A number of our clients have been concerned about reports recently regarding reinforced Autoclaved Aerated Concrete or RAAC in schools. And, understandably, asking us whether their buildings are likely to contain it too.
RAAC has been in the national news in conjunction with the urgent closure of schools found to contain this type of concrete as there is a real risk of sudden collapse, putting both staff and pupils in danger. A small number of schools have suffered catastrophic failure of their roof structures and it was fortunate there were no serious injuries or fatalities in these cases.
What is RAAC
If you imagine normal dense concrete to be like the most dense plain chocolate bar which you can barely break with your fingers or teeth. Then in comparison, RAAC is like a thin wafer of honeycombed chocolate, similar to an aero or crunchy bar. It is much lighter and more easily broken into pieces under certain conditions.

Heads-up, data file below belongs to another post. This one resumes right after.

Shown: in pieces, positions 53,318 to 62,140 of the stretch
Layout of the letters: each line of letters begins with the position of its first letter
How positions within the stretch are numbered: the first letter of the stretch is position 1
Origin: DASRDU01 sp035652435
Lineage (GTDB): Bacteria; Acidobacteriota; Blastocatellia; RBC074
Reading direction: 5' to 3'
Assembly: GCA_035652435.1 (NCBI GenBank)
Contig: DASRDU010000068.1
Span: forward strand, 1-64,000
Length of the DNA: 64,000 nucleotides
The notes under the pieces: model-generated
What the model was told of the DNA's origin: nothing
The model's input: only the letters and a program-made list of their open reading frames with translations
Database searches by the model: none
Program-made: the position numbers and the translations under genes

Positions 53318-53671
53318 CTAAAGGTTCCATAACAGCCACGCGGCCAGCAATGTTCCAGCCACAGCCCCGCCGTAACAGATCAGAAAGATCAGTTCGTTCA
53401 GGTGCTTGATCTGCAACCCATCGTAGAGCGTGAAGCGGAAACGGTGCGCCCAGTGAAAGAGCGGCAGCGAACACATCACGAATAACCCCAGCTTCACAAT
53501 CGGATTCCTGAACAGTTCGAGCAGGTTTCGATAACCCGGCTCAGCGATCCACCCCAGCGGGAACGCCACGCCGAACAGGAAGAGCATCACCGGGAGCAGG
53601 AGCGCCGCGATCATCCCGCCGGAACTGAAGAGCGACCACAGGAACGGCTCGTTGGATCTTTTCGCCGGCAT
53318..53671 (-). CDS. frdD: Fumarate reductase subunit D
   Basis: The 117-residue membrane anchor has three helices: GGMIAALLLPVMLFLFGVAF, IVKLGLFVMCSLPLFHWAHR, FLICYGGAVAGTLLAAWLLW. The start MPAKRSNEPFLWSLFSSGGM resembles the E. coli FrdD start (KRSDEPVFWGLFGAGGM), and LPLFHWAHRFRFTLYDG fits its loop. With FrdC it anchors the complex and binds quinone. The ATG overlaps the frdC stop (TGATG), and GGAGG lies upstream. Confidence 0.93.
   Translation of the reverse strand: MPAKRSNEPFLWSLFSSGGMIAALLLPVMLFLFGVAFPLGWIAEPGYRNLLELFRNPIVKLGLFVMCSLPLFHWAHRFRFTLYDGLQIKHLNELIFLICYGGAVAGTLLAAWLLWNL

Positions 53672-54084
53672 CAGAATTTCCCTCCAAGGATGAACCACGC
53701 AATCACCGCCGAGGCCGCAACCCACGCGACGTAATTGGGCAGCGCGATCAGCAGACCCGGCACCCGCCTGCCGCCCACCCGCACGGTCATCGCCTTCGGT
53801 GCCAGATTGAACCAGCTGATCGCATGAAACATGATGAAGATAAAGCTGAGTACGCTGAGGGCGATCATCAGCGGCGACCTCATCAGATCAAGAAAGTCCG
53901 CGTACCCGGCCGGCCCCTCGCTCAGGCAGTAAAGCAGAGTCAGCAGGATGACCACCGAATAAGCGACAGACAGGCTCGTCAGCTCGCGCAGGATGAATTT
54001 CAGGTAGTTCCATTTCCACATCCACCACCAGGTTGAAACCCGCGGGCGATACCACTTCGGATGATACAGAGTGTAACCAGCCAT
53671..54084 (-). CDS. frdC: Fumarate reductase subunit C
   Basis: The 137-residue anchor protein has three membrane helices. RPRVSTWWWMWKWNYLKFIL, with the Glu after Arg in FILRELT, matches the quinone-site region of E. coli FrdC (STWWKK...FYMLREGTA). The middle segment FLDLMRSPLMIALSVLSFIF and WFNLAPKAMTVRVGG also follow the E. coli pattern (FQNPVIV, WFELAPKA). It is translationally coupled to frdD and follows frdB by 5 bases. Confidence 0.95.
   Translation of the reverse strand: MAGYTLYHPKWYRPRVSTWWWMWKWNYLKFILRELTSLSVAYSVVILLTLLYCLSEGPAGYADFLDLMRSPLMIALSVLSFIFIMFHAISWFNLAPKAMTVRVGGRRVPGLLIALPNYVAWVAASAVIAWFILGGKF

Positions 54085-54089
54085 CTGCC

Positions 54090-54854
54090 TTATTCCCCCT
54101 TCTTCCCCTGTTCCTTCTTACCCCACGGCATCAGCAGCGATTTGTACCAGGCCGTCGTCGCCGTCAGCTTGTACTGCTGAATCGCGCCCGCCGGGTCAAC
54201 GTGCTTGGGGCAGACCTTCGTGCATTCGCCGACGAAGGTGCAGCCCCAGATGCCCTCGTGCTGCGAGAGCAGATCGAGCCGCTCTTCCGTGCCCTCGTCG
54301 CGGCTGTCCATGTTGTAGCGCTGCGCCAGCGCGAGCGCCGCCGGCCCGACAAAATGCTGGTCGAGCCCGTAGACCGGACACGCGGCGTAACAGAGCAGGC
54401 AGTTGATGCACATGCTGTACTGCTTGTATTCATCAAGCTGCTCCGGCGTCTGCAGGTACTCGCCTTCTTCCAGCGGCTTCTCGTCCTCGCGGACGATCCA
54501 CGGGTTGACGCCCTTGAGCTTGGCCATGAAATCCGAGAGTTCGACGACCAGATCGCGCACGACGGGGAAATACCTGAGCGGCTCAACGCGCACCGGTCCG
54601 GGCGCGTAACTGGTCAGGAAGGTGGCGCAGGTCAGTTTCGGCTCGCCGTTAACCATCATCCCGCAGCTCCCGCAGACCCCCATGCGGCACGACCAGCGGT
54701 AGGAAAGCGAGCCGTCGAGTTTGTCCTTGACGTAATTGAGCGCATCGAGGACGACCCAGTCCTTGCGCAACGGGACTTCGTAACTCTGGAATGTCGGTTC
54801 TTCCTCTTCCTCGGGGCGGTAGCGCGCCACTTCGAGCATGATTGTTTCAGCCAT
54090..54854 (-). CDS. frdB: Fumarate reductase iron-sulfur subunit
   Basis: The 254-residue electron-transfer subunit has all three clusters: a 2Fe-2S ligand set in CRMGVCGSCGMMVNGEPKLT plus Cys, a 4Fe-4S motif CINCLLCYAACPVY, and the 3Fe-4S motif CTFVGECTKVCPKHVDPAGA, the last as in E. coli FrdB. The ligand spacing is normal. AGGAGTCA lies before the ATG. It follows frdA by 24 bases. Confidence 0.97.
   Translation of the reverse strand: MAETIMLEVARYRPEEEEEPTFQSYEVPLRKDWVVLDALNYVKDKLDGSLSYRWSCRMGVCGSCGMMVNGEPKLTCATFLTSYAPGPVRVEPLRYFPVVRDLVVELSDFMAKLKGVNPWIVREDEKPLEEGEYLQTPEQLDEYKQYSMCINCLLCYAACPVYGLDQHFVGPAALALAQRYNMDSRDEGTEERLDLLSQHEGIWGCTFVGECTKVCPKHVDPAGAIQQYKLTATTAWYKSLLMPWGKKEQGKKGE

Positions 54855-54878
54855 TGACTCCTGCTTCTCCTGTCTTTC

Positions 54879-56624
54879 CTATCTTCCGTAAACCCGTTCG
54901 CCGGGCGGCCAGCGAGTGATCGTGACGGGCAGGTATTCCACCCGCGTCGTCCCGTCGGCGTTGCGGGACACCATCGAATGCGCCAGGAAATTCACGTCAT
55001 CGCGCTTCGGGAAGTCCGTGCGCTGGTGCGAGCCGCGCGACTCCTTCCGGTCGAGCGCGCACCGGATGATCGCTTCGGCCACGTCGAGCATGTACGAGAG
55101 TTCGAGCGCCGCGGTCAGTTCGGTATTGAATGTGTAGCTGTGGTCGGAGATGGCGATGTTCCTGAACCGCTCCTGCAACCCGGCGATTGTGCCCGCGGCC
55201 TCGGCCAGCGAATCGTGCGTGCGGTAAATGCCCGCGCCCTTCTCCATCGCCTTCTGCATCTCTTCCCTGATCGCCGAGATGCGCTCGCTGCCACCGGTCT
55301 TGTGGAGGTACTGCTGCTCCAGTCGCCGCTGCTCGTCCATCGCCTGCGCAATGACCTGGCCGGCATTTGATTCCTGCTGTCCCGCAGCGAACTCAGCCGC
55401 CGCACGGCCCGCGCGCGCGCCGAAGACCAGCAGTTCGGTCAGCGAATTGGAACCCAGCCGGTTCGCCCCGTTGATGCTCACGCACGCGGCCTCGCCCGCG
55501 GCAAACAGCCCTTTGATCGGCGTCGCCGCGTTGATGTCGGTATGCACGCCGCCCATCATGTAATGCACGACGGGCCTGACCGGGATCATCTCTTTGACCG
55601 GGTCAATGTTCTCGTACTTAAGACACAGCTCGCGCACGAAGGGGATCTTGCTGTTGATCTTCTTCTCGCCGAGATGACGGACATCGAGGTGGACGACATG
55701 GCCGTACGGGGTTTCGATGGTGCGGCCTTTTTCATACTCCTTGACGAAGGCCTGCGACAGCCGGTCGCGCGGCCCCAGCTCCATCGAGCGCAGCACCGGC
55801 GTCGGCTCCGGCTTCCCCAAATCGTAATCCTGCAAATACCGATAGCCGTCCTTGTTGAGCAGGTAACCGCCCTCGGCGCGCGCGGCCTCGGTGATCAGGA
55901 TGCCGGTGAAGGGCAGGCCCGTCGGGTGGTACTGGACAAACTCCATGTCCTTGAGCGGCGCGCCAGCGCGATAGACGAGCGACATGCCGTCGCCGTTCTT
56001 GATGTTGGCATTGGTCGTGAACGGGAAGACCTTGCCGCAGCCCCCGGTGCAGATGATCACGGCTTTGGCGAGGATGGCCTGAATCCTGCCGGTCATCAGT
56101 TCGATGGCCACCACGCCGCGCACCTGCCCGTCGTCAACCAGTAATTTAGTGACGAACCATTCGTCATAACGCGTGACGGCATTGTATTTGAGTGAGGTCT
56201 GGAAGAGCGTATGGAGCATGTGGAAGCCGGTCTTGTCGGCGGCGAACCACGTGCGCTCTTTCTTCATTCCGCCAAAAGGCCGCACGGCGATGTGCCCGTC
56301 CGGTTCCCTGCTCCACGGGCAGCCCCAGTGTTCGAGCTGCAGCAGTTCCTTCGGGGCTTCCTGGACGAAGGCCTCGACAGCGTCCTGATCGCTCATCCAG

RAAC was widely used by the construction industry from 1950 to 1995 mostly in flat roofing, less frequently in floors and walls. In particular, RAAC was chosen for the construction of schools as it was a cheaper alternative to standard concrete, quicker to produce and easier to install making it more cost-effective. And it was much lighter and provided better thermal insulation. It was also used in the construction of other public building projects including hospitals, as the units were factory made, making them ideal for larger buildings with repetitive footprints.
We are not aware of RAAC’s use in domestic residential construction but this cannot be completely ruled out in large Local Authority blocks built during this period. The Institution of Structural Engineers said in a report to the Government that RAAC was so different to traditional concrete that “it is perhaps unfortunate that the term concrete has been retained for these aerated products”.
Where is RAAC most commonly found?
RAAC is mostly found on flat roofs, but it can also be found in pitched roofs and in floors and walls.
How long does RAAC last?
The life expectancy of RAAC can be as low as 30 years, which is roughly half the theoretical design life of buildings built using dense concrete, although both normally last longer. The failure of reinforced concrete tends to be gradual whereas with RAAC it can happen suddenly, which is one of the main issues as there can be little or no warning prior to building collapse. This is why the Government has made the decision to close those schools which contain RAAC for safety reasons until the appropriate action can be taken.